As mentioned above, it is preferable that the pressureless sintered body is then subjected to a hot isostatic pressing (HIP) step. Exemplary HIPing parameters are set out in Table 8. For all of the examples the hot isostatic pressing step occurred in argon.

TABLE 8
Pressureless Sintering and HIP Parameters for Examples
Sintering Sintering HIP HIP HIP
Temp Duration Temp Pressure Duration
Mix No. (° C.) (Minutes) (° C.) (MPa) (Minutes)
CA340-80B 1850 60 1650 137 60
CA340-80D 1850 60 1650 137 60
CA340-87 1825 60 1575 137 60
CA-340-89A 1825 60 1575 138 60
CA-340-74A 1800 60 1575 138 60
CA-340-89B 1825 60 1575 138 60
CA-340-76A 1825 60 1650 138 60

The HIPing can occur at a temperature equal to between about 1400° C. and about 1725° C., a pressure equal to or greater than about 3.4 MPa, and for a duration equal to between about 15 minutes and about 120 minutes. As an alternative, the HIPing can occur at a temperature equal to between about 1600° C. and about 1700° C., a pressure equal to or greater than about 50 MPa and for a duration equal to between about 30 minutes and about 60 minutes.

Tables 9 through 15 present the results of taking three measurements for selected ceramic materials of selected physical properties per the techniques identified above. These three measurements were averaged and the average is set out.

TABLE 9
Selected Physical Parameters for
Hot-Pressed Alumina-Boron Carbide Composition
CA340-76
Young's Vickers
Modulus Hardness KIC (E & C)
Sample (GPa) (GPa) (MPa · m1/2)
1 386.00 16.92 5.47
2 386.00 16.45 5.51
3 386.00 16.34 5.44
Average 386.00 16.57 5.47

The density of Example CA340-76 was equal to 3.677 grams per cubic centimeter, which is equal to about 99.9 percent of the theoretical density wherein the theoretical density is based upon the composition and amount of the specific starting materials.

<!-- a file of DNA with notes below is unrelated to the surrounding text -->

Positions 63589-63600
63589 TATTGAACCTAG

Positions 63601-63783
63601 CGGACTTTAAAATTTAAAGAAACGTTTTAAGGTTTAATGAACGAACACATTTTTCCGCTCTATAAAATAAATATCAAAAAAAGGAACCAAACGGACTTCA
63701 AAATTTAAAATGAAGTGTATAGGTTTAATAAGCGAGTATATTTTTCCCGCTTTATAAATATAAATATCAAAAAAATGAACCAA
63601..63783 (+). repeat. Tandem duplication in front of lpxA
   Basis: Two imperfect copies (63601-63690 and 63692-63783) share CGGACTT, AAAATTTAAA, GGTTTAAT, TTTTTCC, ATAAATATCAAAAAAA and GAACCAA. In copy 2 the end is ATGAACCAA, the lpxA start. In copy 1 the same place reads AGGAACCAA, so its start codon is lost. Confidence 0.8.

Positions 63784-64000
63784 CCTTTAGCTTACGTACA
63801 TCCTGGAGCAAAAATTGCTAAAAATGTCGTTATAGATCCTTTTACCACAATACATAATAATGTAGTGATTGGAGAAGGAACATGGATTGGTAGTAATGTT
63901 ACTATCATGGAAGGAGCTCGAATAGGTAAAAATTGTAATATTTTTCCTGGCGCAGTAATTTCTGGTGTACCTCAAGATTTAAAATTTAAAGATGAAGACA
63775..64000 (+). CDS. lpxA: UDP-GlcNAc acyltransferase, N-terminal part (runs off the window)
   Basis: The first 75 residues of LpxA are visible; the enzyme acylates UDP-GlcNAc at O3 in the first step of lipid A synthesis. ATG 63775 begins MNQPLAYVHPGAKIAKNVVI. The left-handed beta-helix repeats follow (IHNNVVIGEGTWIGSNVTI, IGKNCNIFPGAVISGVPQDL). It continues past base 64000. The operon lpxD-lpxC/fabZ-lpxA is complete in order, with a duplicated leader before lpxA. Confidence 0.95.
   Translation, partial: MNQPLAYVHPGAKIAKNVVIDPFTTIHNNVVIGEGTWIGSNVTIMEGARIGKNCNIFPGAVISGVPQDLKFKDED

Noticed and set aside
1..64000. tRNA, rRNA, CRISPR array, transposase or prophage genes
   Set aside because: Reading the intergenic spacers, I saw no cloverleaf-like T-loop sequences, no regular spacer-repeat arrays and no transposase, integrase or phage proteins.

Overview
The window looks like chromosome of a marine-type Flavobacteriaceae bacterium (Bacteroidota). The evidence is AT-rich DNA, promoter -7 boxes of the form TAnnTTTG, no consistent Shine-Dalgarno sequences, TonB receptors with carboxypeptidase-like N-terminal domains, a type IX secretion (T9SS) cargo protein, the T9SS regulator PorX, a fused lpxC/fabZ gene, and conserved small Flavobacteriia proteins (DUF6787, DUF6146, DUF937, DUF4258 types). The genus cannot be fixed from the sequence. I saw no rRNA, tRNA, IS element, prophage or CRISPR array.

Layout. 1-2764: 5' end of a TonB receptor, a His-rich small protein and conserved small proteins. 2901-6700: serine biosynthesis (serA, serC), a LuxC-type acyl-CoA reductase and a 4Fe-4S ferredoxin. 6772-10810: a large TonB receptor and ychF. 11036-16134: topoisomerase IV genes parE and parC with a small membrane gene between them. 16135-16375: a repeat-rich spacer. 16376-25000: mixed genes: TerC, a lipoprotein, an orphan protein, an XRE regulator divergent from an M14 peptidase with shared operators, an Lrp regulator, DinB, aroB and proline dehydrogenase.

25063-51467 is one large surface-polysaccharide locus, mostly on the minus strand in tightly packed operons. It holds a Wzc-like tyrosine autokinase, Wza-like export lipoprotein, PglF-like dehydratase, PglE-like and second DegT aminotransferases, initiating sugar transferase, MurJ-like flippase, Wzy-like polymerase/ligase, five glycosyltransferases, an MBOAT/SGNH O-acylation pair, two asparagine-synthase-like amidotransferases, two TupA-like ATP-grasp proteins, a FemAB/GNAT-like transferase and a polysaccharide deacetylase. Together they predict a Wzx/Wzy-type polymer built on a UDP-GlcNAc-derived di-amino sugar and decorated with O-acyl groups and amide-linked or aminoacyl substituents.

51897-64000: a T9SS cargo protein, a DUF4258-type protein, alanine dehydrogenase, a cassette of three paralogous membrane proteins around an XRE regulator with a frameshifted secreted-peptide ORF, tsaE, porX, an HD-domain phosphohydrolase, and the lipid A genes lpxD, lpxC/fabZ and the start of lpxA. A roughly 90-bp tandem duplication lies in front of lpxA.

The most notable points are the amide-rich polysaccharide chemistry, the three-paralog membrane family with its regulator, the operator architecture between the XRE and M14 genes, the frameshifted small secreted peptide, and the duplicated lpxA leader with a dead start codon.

TABLE 10
Selected Physical Parameters for
Sintered/HIP Alumina-Boron Carbide Composition
CA340-80B
Young's Vickers
Modulus Hardness KIC (E & C)
Example (GPa) (GPa) (MPa · m1/2)
1 399.00 18.74 6.12
2 399.00 19.02 6.95
3 399.00 17.80 6.90
Average 399.00 18.52 6.65

The density for Example CA340-80B is 3.731 grams per cubic centimeter (g/cc), which is equal to about 101 percent of the theoretical density wherein the theoretical density is based upon the composition and amount of the specific starting materials.

Referring to the photomicrograph of the CA340-80B material, FIG. 6, this optical image shows the microstructure of the polished sample. Looking at the photomicrograph (FIG. 6), applicants believe that four phases are shown in FIG. 6. What applicants believe to be the boron carbide (B4C) phase is shown in FIG. 6 as a bright phase. In regard to the ytterbium boride (YbB6) phase, which applicants believe is present, while this phase is visible under a scanning electron microscope, the resolution in this optical photomicrograph (FIG. 6) is such that this phase is difficult to distinguish. Applicants consider the balance of the microstructure shown in FIG. 6 to comprise a matrix. Applicants believe that the matrix comprises an alumina (aluminum oxide) phase and an alumina-based solid solution phase wherein the contrast in color distinguishes between these phases. In this regard, what applicants believe to be the alumina phase is shown in FIG. 6 as the phase of the matrix that is lighter (relative to the other matrix phase) in color, and what applicants believe to be the alumina-based solid solution phase is shown in FIG. 6 as the phase of the matrix that is darker (relative to the other matrix phase) in color. The dark areas in the optical photomicrograph (FIG. 6) appear to be locations at which the boron carbide has been pulled out during sample preparation. The XRD analysis results as presented in FIG. 7 verified the presence of alumina (Al2O3), boron carbide (B4C) and ytterbium boride (YbB6).